In the months that followed, my husband and I recalled with wonder how we held her shoulders as we witnessed our son’s grand entrance. We recounted our terror when the cord was wrapped around his tiny neck like a miniature boa constrictor and how, when he screamed for the first time, our knees buckled in relief. I still can feel the palpable ache of love and loss in that room; even in the ‘easiest adoption ever,’ there was deep grief. Adoption is a complex, delicate, exquisite matrix of inextricable love.
We have stories just like any family. To this day I tease my now 14-year-old son about how his affection for B horror movies – a trait he shares with Mama Cole – surely is due to the TBS Halloween marathon that ran all night in the birthing room. That first year we spent holidays together exchanging gifts, sharing meals, and building the foundation of our newly minted tribe. While we don’t see each other as often as we would like nowadays (I have since moved away), Nicole and our boy share an abiding bond. I often refer to her as my ‘little sister’ with immense pride, though it is more accurate to say that she is my saving grace. During our most recent visit, that five-foot-nothing ‘kid’ took us out to dinner and brought us as her guests to the Aquarium. She’s a fully realized woman now, and shines even more radiantly than she did so many years ago. I will forever be in awe of her.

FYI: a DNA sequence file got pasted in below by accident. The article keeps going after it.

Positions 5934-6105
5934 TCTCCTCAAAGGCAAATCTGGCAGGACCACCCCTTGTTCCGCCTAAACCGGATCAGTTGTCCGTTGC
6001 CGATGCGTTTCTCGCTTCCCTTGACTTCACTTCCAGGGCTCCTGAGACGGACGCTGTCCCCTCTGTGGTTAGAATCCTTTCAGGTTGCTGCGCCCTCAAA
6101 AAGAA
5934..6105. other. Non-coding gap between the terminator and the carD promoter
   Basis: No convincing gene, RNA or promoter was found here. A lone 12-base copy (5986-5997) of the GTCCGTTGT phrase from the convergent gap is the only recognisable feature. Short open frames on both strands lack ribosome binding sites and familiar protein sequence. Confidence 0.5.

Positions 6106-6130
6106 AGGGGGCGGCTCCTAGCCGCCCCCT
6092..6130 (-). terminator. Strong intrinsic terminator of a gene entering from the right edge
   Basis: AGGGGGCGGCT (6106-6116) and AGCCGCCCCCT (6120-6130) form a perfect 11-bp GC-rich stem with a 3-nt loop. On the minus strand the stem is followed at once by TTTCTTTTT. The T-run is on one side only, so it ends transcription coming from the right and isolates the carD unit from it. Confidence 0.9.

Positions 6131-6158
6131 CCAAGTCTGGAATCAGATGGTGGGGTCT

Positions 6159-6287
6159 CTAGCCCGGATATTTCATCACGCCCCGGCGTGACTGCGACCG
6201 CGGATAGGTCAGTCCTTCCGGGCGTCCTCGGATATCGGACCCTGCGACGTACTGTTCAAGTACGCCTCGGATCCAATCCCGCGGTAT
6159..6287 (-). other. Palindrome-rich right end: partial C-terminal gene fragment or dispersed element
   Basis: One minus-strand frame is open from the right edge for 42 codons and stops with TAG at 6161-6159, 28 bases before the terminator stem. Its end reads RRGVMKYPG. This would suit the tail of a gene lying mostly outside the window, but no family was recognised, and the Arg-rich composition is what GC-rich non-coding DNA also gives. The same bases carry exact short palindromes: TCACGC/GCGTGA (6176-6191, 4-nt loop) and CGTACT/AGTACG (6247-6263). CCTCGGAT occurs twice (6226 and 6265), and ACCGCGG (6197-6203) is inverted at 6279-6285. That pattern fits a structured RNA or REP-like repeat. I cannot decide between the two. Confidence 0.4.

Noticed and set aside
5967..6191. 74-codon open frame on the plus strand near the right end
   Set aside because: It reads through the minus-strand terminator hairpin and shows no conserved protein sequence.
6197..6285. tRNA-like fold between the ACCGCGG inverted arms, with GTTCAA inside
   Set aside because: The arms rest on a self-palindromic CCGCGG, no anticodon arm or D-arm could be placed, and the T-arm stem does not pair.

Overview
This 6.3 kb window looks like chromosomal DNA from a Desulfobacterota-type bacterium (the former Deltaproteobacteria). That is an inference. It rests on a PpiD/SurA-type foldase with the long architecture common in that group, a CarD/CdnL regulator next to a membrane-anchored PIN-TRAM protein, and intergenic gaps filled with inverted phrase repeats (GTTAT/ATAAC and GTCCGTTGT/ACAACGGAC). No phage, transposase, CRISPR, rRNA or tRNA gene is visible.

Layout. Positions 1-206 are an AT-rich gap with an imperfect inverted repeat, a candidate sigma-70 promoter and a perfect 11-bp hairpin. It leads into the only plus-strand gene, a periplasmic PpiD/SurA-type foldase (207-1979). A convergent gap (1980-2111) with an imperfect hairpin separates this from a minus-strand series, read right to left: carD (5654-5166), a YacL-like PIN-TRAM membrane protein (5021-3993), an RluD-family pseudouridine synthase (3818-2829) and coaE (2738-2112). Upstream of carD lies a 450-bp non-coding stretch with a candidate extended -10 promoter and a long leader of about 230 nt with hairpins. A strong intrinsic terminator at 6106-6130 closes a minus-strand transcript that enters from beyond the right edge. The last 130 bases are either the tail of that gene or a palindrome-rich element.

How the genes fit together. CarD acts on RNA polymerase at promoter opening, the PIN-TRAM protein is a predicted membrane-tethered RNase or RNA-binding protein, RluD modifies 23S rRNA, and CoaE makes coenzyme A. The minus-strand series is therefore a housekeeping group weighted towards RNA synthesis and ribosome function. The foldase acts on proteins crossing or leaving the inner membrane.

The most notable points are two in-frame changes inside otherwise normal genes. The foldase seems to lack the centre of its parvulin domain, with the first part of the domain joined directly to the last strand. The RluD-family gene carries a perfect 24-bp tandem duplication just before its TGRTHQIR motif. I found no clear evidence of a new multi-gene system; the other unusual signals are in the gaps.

There is, of course, more to the story. There are loose ends, and unanswered questions, and much has transpired over the years. While the majority of our collective family has embraced our relationship, some still choose to stand on the sidelines. And that’s OK. I wouldn’t change our story for the world. Nicole not only gave us the most humbling gift in our boy, she also gave us her faith and her commitment to a life full of love. She is to this day one of my wisest teachers.
Our many memories are dynamic and rich. Perhaps my favorite, though, comes from an outing during which Mama Cole and I took our baby to a Christmas event. An elderly woman standing behind us, innocently attempting to make sense of us three, said gently, ‘he’s beautiful.’ We responded in tandem with a resounding, ‘Thank you!’ I followed up quickly with a qualifier. ‘I had nothing to do with it,’ I said, and winked at the mother of my child. Nicole responded with her trademark wisdom. ‘I’ll take credit for his good looks,’ she whispered. ‘You can take credit for his smile.’”
This story was submitted to Love What Matters by Merritt Minnemeyer of New Paltz, New York. You can follow her journey on Instagram and her website. Do you have a similar experience? We’d like to hear your important journey. Submit your own story here, and be sure to subscribe to our free email newsletter for our best stories.
Read Merritt’s powerful backstory of adopting 3 sons, and losing her husband:
‘Cancer is a gift.’ My husband wrote. I scowled. Widowed at 35 with 3 adopted boys, I was angry as hell.’: Woman’s journey to new love, life thanks to 200-year-old haunted house